[00:04:36] Today we're gonna be using a relational database, because that's probably the one that trips up people the most when they see the syntax of SQL. And relational databases is made of three different parts, really. They're made up of tables, so there's always tables of data, in this case, it would be called the users table.
[00:05:03] Those tables have fields. Fields are also known as columns, so think tabular data, it's a column. Those columns have rows or they're also called records here. And you're like, that's great, that's a table, there's some rows, there's some columns, I've seen a table before, Jem, how does this all make sense?
[00:05:24] Well, when we have multiple tables of data, we have to get them to relate to each other somehow, hence the relational database part. In this case, user ID is known as your primary ID or primary key, every single table has a primary key. The primary key is usually an incremented number or some random hash it doesn't really matter, but it's unique to that row in that table and we can query against it very quickly.
[00:05:55] Now, if you wanna have a primary key in another table, that's known as the, anybody? Anybody takes SQL here?
>> Secondary key.
>> Close, secondary key, you think that, foreign key. So a primary key in a different database or in different tables, is just called the foreign key and again, we can query off that again.
[00:06:14] If we see it in our food, our food table, how it relates to the user table is that the food has some sort of ID that says my favorite food is ramen, which it is the type of ramen. I'm a fan of Tonkatsu. It's an katsu, spicy not generally, but that's an entirely different table.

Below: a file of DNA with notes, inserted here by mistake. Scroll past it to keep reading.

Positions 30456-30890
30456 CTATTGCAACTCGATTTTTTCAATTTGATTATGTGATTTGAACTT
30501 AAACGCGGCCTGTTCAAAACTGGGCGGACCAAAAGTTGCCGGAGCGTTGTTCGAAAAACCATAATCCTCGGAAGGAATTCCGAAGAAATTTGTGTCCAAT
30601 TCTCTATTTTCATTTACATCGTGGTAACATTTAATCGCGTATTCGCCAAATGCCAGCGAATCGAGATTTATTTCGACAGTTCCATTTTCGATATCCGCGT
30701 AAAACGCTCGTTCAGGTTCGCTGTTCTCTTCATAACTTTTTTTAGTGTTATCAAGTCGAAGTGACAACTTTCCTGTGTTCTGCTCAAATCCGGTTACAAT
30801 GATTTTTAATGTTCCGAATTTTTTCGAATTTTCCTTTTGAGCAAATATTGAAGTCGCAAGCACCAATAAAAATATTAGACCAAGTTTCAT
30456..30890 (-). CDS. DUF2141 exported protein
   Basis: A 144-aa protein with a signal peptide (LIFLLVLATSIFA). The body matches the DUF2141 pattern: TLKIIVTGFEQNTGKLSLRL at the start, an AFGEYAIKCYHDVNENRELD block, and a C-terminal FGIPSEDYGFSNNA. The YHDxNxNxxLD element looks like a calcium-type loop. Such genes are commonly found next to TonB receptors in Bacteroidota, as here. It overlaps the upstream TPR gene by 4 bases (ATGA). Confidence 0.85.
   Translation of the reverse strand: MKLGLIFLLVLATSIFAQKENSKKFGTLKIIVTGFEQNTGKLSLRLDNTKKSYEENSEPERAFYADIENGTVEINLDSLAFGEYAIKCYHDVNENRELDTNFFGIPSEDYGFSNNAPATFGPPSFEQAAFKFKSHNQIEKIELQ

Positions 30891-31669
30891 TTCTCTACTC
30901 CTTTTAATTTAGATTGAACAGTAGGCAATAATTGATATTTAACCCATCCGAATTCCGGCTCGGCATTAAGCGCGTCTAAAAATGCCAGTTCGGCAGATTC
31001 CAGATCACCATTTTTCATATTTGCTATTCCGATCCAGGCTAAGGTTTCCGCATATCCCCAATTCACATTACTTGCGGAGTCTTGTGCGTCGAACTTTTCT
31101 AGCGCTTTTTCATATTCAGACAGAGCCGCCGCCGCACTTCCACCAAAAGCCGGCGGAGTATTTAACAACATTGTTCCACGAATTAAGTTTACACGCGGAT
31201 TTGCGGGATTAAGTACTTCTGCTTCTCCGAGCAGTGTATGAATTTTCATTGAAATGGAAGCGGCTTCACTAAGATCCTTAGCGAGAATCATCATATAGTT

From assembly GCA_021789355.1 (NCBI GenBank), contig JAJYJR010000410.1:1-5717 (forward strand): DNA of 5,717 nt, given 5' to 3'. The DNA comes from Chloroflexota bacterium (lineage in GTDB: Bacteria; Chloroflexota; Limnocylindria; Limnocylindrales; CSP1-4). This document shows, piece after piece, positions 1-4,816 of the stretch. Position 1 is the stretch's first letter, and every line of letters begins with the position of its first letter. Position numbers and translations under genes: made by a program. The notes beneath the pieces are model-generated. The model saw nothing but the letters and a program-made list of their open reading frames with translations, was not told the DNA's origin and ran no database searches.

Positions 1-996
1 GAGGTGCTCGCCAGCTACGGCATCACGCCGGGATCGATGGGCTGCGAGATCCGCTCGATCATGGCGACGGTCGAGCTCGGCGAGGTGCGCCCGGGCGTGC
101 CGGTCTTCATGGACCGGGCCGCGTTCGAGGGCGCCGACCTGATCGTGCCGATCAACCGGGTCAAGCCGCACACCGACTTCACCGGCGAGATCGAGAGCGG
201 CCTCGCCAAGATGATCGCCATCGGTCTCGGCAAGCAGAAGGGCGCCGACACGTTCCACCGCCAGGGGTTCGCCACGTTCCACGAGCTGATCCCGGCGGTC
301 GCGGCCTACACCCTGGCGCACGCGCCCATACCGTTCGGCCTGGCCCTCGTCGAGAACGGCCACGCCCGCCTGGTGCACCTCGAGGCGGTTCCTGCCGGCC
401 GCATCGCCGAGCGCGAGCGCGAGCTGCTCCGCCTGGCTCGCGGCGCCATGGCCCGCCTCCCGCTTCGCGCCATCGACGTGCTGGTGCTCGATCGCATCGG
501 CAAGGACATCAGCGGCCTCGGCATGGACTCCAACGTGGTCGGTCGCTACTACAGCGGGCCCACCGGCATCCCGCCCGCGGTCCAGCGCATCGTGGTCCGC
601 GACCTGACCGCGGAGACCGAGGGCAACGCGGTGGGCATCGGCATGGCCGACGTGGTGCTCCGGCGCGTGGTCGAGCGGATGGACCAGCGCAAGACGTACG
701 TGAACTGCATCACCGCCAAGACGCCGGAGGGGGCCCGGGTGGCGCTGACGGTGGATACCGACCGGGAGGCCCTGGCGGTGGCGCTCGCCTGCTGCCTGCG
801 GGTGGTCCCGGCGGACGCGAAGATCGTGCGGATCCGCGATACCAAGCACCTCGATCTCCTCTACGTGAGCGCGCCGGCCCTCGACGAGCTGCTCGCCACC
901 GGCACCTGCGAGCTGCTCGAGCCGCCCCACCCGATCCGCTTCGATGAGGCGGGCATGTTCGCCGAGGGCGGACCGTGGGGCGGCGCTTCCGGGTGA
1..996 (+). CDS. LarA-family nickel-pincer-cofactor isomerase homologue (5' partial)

[00:06:37] It's a table of everybody's favorite foods, but it doesn't tell you anything about who's in it, is it mine? Is it Kyle's? Whose is it? We can use the user ID as the foreign key and we jump back to the user table and that will tell us the name, where we're at the location, the email.
[00:06:57] So hopefully you're seeing the power of relational databases, where you have a bunch of table of kind of disjointed data but you make it all tie together so that when we write a query and we can write a complex query. We can pull a lot of information together using SQL, which is structured query language.
[00:07:19] So if I wanna select just all the information about myself from the users table, I would say select star, star is just the wildcard for everything from users tables, where the name equals Jem. Probably the easiest example of SQL will write. Usually, things get a lot more complicated because we want information from multiple tables of data, but we wanna tie them all together.
[00:07:45] So we use something called a JOIN. There's different types of JOINS, I will not go into JOINS it's a whole thing, there's people here laughing because you've probably dealt with SQL JOINS at some point and it's a pain in the butt unless you do it every single day.
[00:07:58] But here's an example of JOIN where I was talking about Robin. I want to find all the difference users and the type of food from the food table where the food name is ramen. So we have to LEFT JOIN the two tables together, the food and the user's data.
[00:08:17] And then once we get the output, we get the data from two different tables, we put it together, and it looks like just one big column of data. So you take this concept of relational database and blow it up even more. You see, you can make some really, really complex queries but at the core, the data you're saving, and reading and writing is actually pretty simple, the tables are very structured.
[00:08:39] And there is, of course, a, entire course on Frontend Masters on databases. If you wanna go really, rally deep, but I bring up SQL and relational databases, because a lot of Frontend engineers get sucked on SQL because they're like, what does this mean? I don't understand what's going on, and really, if you understand table structures, you get a better sense of how to actually query data.